Yes all dev decisions are essentially centralized, including the decision to NOT do something.  Since that is trivially true, I am talking about the effect of the decision.  And in one case miners can optimize their profitability by choosing to include transactions while in another case they are artificially limited.

Listen to New Liberty, he got this completely right. Whether miners can optimize their profitability is beside the point, because in doing so they also influence others' costs, and they are most certainly not optimizing that.

The idea of a sensible market arising for block size in the current structure if the consensus block size rule (which is the only mechanism for the "others" in the previous paragraph to participate in such a market) is a fantasy.
Adrian-x
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July 29, 2015, 09:00:10 PM
 #29507

on the technology front the Bitcoin developers seem oblivious to innovations in data access and storage.

http://newsroom.intel.com/community/intel_newsroom/blog/2015/07/28/intel-and-micron-produce-breakthrough-memory-technology

Quote
"One of the most significant hurdles in modern computing is the time it takes the processor to reach data on long-term storage," said Mark Adams, president of Micron. "This new class of non-volatile memory is a revolutionary technology that allows for quick access to enormous data sets and enables entirely new applications."

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Odalv
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July 29, 2015, 09:00:27 PM
 #29508

notice how the extra fees paid by full blocks actually strengthened the mining hashrate during the last attacks.  probably the extra revenue from tx fees encouraged miners to bring on more hashrate.  that's a good thing and could actually be even better if they were allowed to harvest/clear all the additional fees in the bloated mempools:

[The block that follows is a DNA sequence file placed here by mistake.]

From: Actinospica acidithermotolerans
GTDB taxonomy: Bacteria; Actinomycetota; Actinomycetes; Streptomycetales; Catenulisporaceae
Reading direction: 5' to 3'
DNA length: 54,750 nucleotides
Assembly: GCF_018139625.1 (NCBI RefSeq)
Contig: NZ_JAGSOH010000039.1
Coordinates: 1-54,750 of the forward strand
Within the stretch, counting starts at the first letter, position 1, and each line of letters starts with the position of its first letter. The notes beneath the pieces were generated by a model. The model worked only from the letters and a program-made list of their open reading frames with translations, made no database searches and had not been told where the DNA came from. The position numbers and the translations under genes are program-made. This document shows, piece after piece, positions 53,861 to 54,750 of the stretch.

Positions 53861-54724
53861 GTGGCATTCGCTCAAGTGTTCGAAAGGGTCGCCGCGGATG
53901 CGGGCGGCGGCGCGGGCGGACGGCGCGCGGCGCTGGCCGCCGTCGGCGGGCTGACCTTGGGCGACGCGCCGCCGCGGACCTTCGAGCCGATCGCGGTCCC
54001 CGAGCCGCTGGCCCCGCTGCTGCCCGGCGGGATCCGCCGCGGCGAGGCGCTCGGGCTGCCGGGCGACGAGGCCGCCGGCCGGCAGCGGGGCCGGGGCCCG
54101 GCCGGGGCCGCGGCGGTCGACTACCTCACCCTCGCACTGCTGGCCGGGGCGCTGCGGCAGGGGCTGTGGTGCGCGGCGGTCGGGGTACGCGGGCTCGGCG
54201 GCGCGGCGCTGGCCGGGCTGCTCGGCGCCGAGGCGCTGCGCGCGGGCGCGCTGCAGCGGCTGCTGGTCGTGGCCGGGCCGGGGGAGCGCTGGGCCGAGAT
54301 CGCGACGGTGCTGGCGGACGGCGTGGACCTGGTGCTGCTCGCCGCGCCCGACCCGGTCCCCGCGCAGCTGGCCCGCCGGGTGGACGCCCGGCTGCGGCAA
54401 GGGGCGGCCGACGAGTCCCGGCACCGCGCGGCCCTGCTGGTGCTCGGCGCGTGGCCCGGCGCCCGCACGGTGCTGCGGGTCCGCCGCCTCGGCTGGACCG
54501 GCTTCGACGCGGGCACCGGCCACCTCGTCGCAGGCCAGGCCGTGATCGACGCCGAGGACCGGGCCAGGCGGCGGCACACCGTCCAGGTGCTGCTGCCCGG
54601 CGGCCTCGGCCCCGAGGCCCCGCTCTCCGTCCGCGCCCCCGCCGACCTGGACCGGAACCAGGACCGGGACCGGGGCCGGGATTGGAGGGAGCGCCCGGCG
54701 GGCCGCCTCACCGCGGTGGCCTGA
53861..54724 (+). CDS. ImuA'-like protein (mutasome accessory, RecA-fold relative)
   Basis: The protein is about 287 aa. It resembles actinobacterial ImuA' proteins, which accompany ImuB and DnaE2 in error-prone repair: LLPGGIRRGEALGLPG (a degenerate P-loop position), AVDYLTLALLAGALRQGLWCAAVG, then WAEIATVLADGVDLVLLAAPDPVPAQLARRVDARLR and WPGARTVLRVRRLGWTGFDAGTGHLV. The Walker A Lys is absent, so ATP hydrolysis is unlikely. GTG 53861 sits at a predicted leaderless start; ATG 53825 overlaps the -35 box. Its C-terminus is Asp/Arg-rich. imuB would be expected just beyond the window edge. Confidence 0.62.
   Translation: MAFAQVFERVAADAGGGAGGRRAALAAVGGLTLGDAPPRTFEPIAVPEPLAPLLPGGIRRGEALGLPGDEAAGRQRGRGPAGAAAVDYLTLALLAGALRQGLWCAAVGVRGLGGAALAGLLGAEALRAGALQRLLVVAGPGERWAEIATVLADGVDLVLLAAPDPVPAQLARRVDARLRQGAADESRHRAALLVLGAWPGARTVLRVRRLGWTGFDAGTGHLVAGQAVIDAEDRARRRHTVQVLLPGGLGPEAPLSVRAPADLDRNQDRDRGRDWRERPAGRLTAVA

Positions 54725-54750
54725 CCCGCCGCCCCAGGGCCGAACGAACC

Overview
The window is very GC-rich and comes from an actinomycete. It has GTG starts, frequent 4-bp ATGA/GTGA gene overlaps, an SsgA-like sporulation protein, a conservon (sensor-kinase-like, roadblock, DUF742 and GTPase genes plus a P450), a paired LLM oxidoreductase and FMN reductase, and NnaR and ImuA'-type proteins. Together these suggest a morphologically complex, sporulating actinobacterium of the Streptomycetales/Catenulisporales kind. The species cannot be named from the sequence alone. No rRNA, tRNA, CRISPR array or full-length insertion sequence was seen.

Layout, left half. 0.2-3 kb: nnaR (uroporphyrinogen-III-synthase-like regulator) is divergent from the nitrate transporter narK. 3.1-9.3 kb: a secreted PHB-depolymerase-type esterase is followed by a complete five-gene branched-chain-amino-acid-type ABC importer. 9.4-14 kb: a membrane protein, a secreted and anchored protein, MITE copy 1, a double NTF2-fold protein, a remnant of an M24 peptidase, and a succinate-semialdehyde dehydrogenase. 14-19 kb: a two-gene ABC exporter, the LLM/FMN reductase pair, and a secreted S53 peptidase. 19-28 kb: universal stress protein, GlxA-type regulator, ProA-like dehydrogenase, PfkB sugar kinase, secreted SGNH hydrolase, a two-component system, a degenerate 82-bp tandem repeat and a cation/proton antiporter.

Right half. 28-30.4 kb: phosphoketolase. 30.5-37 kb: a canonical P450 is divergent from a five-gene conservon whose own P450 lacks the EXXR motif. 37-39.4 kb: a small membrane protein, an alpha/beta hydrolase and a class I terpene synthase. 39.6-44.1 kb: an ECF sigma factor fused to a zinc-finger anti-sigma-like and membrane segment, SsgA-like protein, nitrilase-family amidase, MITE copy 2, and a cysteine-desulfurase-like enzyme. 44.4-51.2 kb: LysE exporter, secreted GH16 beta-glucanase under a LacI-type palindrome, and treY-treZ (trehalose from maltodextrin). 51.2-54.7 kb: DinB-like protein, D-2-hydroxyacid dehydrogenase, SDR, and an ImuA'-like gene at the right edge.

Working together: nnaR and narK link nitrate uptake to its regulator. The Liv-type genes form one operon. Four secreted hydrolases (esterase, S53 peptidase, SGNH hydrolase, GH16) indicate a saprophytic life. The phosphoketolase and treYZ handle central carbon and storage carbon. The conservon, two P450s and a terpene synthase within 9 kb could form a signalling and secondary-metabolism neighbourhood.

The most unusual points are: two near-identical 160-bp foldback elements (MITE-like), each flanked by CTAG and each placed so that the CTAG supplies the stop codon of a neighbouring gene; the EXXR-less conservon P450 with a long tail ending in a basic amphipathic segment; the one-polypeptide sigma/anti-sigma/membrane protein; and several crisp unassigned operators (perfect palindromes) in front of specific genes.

your willingness to connect two dots is astounding

notice how i used that graph in a series of graphs and data to support my supposition.  unlike you who is here to troll and cherrypick.

Do not spread nonsenses.
How this chart correlates with your theory.



And look at this http://www.kncminer.com/blog/newsarchive#changing-the-game-again
cypherdoc
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July 29, 2015, 09:06:31 PM
 #29509

decision to force a fee market is a centralized solution

On it's face this is a nonsense argument since any development decisions are centralized in the same manner.

Increase the blocksize, decrease the blocksize, or leave it alone, they are all (centralized) development decisions.

It's also false that anything is really centralized about it because if there were truly a consensus for change (over the objections of the 'centralized' developers) there would be a successful fork.


Yes all dev decisions are essentially centralized, including the decision to NOT do something.  Since that is trivially true, I am talking about the effect of the decision.  And in one case miners can optimize their profitability by choosing to include transactions while in another case they are artificially limited.

Listen to New Liberty, he got this completely right. Whether miners can optimize their profitability is beside the point, because in doing so they also influence others' costs, and they are most certainly not optimizing that.